Public access to federally-funded research results?

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The topic of implications of federal funding for research was brought up again recently in this Federal Register notice. The Office of Science and Technology Policy wants to receive public comment on a range of issues related to access to academic publications that were funded by Federal grants. The notice mentions the NIH model

One potential model, implemented by the National Institutes of Health (NIH) pursuant to Division G, Title II, Section 218 of Pub. L. 110-161 (http://publicaccess.nih.gov/) requires that all investigators funded by the NIH submit an electronic version of their final, peer-reviewed manuscript upon acceptance for publication no later than 12 months after the official date of publication.

and seeks comments on a range of issues regarding how to structure this broader policy, how to make articles available, how to ensure compliance, etc. This notice seems broader than the NSF-specific discussion I wrote about earlier because it appears to apply to all Federal agencies that fund open research.

It seems to me that there are at least two access-related issues here: whether the agencies that funded the research (and perhaps, reciprocally, all other federal agencies) get open access to the published work, and separately, whether the public at large has similar levels of access. This policy stands to have the largest impact on for-profit journal publishers who currently charge libraries and individuals quite a bit of money to access their materials. If the US government breaks publishers’ monopoly on content (perhaps after a small time interval), that may seriously undermine the viability of for-profit academic publishing.

I see this as a positive development: arguably the value that a journal adds rests mostly in the quality of peer reviews it can solicit, and thus for-profit publishers derive profit from reselling content to a community that that community generated. Given that the advertising, distribution, and copy-editing services can no longer be considered legitimate expenses, there is no longer any good reason to incur the high fees charged by these journals. This policy may give open-access and overlay journals a boost, while causing for-profit publishers to reconsider their business models.

5 Comments

  1. The public at large is the agency that funds this research. The federal agencies merely have the important task of deciding how those funds are distributed. For this reason, and many others, open access for the public as a whole makes sense.

  2. By that argument, anything produced at a public university should also be included in the same category. Furthermore, if public money is used by private universities (e.g., scholarships), then their work should also be in the public domain. This is beginning to sound a lot like GPL for research.

  3. A better analogy would be the patent system. The patent system was set up to benefit both inventors and the public. It benefits inventors by providing a mechanism to protect their intellectual property and benefits the public by requiring that the text of all patents be made public. All patents are freely available to be read by the public at large. Of course, access to the text of the patent does not mean that the public at large can use the invention for free.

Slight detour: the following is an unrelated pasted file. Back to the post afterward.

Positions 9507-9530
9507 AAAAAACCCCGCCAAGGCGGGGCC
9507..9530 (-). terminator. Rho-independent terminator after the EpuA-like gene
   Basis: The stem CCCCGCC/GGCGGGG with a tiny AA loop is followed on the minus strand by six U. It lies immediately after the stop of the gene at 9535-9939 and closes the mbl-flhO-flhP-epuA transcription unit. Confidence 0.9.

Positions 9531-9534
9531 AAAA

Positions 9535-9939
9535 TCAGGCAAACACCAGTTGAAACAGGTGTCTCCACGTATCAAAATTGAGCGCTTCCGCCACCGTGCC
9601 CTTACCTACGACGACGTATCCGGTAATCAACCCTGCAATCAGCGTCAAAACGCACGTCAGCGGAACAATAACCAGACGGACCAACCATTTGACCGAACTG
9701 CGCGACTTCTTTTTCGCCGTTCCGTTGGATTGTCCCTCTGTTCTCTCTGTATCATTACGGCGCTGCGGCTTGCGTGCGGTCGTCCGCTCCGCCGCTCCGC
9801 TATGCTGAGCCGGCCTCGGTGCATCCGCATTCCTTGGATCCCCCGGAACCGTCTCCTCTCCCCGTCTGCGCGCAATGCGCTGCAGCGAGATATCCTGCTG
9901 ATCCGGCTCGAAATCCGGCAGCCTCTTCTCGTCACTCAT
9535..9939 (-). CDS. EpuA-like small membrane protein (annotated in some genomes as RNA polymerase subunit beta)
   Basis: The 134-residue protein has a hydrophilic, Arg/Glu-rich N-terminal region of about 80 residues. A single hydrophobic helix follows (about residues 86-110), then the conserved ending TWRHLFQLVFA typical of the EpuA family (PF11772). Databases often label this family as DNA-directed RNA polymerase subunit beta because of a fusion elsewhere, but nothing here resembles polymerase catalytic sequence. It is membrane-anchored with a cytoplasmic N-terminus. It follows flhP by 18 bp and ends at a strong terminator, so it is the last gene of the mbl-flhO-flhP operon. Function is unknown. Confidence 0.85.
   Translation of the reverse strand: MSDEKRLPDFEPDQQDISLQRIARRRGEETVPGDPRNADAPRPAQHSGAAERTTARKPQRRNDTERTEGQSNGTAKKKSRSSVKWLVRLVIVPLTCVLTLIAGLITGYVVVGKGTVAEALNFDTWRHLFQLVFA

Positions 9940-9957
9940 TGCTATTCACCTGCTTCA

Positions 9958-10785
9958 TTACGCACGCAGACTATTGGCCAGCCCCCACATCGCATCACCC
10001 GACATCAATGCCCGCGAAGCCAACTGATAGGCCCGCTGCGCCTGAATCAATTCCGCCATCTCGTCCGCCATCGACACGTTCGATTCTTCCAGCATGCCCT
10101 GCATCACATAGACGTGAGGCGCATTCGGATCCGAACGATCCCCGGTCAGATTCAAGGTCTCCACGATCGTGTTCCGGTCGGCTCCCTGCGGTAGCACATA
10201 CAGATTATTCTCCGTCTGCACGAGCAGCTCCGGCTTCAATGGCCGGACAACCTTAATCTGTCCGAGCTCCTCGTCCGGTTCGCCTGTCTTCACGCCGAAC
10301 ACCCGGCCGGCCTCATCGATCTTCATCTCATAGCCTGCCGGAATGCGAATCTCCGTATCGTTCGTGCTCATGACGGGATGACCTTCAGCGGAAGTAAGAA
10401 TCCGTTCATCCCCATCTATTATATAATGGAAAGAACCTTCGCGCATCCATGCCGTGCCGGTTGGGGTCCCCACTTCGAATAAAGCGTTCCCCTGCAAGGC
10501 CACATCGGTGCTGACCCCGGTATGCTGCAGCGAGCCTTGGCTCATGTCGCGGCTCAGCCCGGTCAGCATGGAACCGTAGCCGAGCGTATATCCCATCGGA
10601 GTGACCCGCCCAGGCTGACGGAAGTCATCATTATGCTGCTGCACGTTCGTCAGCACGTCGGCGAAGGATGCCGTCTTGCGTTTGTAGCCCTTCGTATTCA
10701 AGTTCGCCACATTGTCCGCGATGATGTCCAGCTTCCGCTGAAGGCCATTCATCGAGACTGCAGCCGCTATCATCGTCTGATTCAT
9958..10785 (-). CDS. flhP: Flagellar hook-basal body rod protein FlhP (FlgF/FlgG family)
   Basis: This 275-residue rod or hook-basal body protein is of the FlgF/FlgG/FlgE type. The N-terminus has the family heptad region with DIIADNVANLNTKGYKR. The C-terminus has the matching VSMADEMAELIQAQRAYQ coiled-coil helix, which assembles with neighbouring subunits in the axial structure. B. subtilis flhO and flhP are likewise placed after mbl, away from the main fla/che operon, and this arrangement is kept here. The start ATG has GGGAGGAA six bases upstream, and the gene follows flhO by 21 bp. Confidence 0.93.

I see many upsides, and few downsides, to requiring that the results of publicly funded research be made public. This requirement does not mean that the public then has the right to use it for free any more than in the case of patents.

  4. When I have an idea in the shower, it’s simply not clear who paid for it. Suppose, like us, you get a mix of revenue from commercial customers and SBIR grants from NIH.

    We use the SBIR money to develop software that we can then sell to customers. That’s the whole point of the SBIR program — to fund tech transition from the lab to the marketplace. We explicitly get to own all the resulting intellectual property. In our particular case, we release royalty-free software with source and publications. And while that’s attractive to the funders, it’s not an SBIR requirement (other than that our publications funded by NIH follow the NIH rules for open sourcing).

    Tech transition is also the point of DARPA (I think), but it’s not how their business model works. When you get DARPA funding, they require “government use” rights for software developed on their nickel. Then it’s not clear exactly what the government owns. A typical strategy is to charge research and prototype development to DARPA, while charging any commercial development to venture capitalists or paying customers.

    Of course, everything’s negotiable. It really has to be if a company comes in with a base of existing software and then apply it to a DARPA problem. The government doesn’t immediately own all of IBM’s speech recognition work, for instance, just because they fund IBM as part of the GALE project. So it’s not quite GPL for research.

  5. I wonder if it is possible to define a cleaner separation of federally-funded research (the results of which should arguably be available to everyone) and privately-funded development based on those research results.

    Thus in the SBIR case, the government funds company X to develop some idea. The company makes available publicly the software/ideas/etc. that were developed using this money; while they retain considerable competitive advantage in time and in the understanding of the problem, they do not retain a monopoly. After all, the goal of SBIR is not to fund a specific company, but to stimulate activity in a market. Funding specific companies is just a means to that end.

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